Every so often, you are going to have a sick chicken. I’m definitely not professing to being an expert in chicken health, and this should not be a substitute for taking your chickens to the vet, but I have a couple of handy tips that helped me.
The first brush with illness involved eye-worms. After an extensive Google search, I bought some medicine online, VetRX. This is a kind of Jack-of-all-trades medication that claims to help out with a variety of illnesses. Dropping the medicine into the chickens’ eyes was easy enough (although they didn’t talk to me for a while after that), but the bottle also called for swabbing the liquid on the inside of their upper beak. If you’ve ever tried to swab inside a chicken’s beak…you’ll know that it’s pretty difficult. I came up with the idea of coating a small chunk of bread in the liquid and getting them to swab their own beaks as they stuffed their faces…
Another harrowing illness involved having to tube-feed one of our chickens. We had gotten a quick lesson from the vet, however nothing prepared us for having to do it ourselves. Take it from me, this goes MUCH more smoothly if you have a helper. It takes one of you to hold the chicken down and another to hold the head and do the feeding! Watch out that you don’t pour food down her windpipe too . . . always aim your dropper down the side of the throat!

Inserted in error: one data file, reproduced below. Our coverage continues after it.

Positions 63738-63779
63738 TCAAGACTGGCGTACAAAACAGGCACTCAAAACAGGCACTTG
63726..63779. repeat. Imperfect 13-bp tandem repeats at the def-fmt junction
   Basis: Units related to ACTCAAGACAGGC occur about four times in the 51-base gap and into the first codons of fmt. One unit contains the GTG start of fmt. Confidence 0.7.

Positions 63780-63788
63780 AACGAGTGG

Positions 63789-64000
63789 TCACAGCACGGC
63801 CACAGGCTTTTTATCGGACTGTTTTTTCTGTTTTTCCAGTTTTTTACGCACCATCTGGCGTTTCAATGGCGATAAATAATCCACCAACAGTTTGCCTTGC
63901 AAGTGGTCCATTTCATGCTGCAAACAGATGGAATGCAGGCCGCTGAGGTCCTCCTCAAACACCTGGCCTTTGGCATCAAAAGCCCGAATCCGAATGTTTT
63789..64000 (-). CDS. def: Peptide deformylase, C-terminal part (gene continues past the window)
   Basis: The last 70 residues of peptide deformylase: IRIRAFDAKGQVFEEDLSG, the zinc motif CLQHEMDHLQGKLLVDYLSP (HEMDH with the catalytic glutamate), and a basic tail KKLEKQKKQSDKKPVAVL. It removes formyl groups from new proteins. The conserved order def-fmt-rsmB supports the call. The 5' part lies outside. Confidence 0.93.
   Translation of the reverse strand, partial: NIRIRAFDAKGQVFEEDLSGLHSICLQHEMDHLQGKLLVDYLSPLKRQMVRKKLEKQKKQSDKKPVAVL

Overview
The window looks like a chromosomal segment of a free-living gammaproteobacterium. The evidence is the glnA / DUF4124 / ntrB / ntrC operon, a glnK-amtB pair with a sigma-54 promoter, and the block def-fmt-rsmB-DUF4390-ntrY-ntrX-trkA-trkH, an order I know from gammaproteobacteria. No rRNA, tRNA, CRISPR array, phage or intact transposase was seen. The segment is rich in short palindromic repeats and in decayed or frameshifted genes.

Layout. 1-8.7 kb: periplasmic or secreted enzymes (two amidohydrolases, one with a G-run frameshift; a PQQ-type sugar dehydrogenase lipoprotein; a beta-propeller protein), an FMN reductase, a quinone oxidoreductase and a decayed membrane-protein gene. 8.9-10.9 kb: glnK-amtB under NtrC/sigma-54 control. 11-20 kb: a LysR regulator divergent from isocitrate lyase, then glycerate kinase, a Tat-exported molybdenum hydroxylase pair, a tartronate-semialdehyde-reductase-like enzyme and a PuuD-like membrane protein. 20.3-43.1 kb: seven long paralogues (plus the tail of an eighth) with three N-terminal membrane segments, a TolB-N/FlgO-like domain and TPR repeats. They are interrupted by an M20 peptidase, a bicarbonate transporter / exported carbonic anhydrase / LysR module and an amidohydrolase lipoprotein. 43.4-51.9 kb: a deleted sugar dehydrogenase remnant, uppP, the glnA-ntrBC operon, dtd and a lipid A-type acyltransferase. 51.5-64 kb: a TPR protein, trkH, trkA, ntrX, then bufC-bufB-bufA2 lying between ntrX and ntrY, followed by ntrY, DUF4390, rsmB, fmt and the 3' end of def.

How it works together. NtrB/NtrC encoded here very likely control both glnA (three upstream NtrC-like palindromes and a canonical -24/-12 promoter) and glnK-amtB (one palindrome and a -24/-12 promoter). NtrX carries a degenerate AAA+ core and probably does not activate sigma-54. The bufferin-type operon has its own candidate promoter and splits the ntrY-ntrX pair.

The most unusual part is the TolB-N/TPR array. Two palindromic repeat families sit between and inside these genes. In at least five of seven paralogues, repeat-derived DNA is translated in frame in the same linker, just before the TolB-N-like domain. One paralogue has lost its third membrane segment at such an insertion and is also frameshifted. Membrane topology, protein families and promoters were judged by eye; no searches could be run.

A common problem with chickens is egg-binding, where an egg gets stuck inside the hen. We had a chicken who became egg-bound. One trick that can help her pass the egg is to give her a warm bath. Fill up a tub with warm water that reaches above her vent (chicken butt) and place the chicken in. She will probably not like this all too much. Gently massaging her abdomen towards her vent can sometimes help the egg out. Unfortunately this particular girl didn’t make it. She did perk up a little after I managed to get the egg out but we think that she had more underlying health issues!
Incidentally, handling your chickens regularly (see point #5) will help you to identify problems pretty early!
Full instructions on how to build a super-easy automatic food dispenser can be found here. You will invariably attract a whole host of neighbourhood birds with your chickens’ food. We found that we were going through food at an astronomical rate when we first put out girls outside. I’d seen automatic feeders online that open when the chickens stand on them. This took wood-working skills and tools that I did not possess. After creating my own feeder, we didn’t waste so much food!
Molting is super scary! Your chicken basically loses all of her feathers and grows new ones. This usually happens with the shorter days in the Fall and she will most likely stop laying eggs while this happens. Make sure that you give them plenty of protein to help them produce new feathers. If you can get them some lovely juicy worms or jumping crickets they will love you forever. Try to avoid handling them during their molt as it can be quite painful for them, and try to avoid adding any extra stress into their lives.
8) Clipping their wings